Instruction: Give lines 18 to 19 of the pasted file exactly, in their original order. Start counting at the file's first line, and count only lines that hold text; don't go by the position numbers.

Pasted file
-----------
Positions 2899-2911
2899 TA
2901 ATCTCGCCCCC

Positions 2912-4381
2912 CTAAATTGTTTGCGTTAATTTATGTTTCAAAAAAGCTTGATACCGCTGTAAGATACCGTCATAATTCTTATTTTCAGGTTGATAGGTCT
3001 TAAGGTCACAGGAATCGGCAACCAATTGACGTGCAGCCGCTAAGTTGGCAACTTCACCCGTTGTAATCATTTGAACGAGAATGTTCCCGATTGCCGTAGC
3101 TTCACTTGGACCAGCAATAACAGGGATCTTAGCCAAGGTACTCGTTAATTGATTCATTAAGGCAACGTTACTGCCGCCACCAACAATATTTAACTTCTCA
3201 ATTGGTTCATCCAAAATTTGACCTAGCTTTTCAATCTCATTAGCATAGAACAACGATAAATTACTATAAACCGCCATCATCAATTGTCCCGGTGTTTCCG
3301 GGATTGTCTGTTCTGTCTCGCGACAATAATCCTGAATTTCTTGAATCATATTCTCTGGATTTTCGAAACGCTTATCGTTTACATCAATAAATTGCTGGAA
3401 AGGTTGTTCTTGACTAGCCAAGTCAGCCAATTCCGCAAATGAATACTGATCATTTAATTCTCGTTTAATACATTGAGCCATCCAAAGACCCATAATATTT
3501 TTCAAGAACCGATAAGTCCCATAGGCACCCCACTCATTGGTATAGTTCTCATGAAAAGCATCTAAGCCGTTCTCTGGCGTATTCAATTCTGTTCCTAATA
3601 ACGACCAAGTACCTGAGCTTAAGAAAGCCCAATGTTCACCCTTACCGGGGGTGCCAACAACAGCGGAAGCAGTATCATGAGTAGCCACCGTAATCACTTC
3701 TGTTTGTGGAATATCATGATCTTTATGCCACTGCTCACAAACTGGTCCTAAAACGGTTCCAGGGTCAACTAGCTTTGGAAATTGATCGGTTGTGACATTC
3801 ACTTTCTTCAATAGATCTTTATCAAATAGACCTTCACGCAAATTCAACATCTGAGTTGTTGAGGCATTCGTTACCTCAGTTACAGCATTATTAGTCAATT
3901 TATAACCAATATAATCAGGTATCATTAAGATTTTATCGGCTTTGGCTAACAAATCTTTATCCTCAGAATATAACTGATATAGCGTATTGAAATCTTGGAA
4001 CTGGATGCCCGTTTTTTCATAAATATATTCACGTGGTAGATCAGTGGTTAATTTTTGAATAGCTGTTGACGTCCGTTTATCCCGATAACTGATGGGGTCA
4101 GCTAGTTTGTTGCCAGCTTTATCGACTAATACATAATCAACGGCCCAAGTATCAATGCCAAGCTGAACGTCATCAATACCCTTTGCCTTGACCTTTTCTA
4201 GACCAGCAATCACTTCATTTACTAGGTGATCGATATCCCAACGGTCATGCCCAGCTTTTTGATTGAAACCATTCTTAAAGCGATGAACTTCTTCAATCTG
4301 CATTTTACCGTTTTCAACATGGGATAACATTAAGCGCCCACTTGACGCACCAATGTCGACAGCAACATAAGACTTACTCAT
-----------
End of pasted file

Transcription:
4201 GACCAGCAATCACTTCATTTACTAGGTGATCGATATCCCAACGGTCATGCCCAGCTTTTTGATTGAAACCATTCTTAAAGCGATGAACTTCTTCAATCTG
4301 CATTTTACCGTTTTCAACATGGGATAACATTAAGCGCCCACTTGACGCACCAATGTCGACAGCAACATAAGACTTACTCAT